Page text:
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Judged by our legacy
  1. B J Marais
  1. Centre for TB Research and Education, Faculty of Health Sciences, University of Stellenbosch, PO Box 19063, Tygerberg, Cape Town 7505, South Africa; bjmaraissun.ac.za

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    Current global health strategies focus on important issues in child health, such as the eradication of polio by 2005 and the drastic reduction of child mortality by the year 2010. These short term goals are essential to provide the necessary political focus and public health impetus. However, the ultimate success of our current health initiatives will be measured by their ability to provide sustained health to present and future generations.

    At the beginning of the third millennium we celebrated the tremendous strides that health care has taken in the past century, while rightfully reflecting on current global inequities in access to health care. Reflection also emphasises the unequalled human impact exerted on our planet in the 20th century and the environmental responsibility that faces health care providers in the 21st century.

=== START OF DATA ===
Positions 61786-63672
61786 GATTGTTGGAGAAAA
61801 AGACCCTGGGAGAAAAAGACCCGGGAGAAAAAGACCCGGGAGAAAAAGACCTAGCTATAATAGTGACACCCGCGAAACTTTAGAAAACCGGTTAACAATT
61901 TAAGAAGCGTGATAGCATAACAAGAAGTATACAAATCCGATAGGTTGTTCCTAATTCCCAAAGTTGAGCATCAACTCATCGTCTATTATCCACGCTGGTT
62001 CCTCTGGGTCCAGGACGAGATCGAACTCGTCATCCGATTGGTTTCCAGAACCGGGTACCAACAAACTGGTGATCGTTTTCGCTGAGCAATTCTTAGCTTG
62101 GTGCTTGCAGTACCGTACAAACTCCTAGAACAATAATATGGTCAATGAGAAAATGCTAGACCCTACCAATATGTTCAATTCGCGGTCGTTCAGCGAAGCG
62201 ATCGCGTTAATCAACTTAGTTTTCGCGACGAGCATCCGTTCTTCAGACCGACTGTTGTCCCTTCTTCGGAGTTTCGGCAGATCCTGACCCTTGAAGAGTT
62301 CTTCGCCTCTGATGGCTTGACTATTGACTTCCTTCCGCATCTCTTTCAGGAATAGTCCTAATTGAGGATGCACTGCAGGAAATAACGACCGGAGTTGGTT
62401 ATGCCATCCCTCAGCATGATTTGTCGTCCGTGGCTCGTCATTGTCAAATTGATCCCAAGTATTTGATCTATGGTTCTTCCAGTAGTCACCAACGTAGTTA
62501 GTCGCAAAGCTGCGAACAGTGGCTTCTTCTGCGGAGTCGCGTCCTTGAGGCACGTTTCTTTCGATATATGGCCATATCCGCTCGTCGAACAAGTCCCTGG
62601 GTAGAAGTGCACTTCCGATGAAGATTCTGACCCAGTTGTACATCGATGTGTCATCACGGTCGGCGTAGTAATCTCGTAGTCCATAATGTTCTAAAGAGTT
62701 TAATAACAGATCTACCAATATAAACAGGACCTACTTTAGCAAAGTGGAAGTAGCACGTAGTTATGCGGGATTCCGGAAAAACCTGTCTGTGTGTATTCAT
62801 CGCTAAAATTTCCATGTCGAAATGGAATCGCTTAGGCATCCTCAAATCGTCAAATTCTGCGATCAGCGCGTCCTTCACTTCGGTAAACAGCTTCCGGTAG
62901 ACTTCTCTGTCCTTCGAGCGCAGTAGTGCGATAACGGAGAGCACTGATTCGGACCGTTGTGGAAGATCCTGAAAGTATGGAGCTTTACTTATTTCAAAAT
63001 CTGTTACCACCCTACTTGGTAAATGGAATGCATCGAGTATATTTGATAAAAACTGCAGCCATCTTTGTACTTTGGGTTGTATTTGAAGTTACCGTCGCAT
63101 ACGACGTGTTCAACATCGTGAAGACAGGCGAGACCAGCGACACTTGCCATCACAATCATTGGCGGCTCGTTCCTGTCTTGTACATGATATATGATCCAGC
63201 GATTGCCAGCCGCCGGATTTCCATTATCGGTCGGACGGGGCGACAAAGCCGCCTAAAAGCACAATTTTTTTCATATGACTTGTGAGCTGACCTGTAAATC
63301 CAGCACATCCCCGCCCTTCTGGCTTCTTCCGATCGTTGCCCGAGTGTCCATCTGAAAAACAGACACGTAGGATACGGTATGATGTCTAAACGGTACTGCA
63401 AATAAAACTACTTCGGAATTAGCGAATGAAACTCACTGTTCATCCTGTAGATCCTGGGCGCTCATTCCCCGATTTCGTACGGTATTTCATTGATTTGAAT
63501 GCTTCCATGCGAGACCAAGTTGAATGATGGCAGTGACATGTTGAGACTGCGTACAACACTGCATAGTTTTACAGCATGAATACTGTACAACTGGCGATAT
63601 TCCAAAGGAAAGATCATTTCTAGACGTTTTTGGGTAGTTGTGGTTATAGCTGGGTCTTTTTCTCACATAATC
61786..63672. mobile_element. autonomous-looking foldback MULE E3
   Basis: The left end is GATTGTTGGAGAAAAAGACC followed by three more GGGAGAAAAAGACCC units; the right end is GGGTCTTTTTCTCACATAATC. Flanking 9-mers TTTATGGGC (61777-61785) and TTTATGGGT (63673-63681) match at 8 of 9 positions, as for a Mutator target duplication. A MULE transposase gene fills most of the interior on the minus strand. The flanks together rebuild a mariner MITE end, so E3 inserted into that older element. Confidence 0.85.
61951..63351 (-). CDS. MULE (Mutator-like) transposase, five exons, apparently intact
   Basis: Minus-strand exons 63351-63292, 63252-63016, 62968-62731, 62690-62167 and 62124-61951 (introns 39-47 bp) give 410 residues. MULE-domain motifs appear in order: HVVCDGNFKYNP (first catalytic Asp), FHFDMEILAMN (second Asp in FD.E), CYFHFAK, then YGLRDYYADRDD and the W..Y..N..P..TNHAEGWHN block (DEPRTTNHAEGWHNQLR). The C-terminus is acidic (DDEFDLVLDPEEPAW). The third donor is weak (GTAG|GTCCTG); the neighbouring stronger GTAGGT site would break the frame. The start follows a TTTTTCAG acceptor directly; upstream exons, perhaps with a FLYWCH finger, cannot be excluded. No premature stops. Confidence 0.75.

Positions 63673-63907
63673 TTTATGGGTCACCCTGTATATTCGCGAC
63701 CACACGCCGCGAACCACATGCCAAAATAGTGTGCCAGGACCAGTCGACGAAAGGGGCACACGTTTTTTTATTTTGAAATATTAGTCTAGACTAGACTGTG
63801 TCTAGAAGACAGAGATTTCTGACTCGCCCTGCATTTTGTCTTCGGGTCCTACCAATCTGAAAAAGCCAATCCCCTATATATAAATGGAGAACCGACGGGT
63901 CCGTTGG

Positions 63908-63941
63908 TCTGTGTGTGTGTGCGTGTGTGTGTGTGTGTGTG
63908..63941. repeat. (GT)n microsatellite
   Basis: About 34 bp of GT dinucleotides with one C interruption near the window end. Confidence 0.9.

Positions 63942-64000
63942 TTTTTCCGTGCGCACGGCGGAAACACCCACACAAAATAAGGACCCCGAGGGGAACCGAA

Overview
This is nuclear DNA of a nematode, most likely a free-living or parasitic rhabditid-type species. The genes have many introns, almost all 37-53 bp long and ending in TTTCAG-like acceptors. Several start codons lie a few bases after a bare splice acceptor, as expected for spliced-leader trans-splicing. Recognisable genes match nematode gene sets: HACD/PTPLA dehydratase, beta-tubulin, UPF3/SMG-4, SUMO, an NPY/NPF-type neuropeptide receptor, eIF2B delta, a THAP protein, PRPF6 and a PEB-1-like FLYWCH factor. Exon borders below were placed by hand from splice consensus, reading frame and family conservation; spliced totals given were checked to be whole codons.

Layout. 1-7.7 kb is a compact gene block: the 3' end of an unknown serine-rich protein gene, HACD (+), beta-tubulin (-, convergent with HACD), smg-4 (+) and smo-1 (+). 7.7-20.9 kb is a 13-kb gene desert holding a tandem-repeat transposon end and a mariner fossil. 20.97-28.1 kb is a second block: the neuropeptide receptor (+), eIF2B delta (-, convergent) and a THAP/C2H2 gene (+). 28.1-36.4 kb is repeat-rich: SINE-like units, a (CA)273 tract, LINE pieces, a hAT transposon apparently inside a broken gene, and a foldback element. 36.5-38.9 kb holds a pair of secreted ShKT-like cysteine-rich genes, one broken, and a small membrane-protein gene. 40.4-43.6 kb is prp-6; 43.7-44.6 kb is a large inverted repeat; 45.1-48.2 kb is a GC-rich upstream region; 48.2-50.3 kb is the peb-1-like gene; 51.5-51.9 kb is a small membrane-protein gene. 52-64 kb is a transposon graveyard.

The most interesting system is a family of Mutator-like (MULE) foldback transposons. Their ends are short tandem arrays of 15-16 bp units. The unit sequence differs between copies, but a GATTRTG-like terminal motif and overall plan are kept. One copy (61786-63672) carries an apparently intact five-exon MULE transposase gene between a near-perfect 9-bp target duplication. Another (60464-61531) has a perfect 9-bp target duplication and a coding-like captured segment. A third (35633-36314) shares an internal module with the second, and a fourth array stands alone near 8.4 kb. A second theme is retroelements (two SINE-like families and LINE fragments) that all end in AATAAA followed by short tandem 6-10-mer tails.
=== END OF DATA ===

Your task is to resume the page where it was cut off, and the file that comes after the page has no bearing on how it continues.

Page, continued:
As paediatricians we need to provide an articulate voice for all the children of our planet, both for current and future generations. Current initiatives stir more emotion and elicit more political commitment, but protecting the health of future generations is as much our ethical responsibility, as the reduction of present mortality. Short term goals are important, but we have to redefine what is meant by the attainment of child health for all, within the framework of sustainability. The real challenge facing our generation is to improve child health for all, now and in the future.

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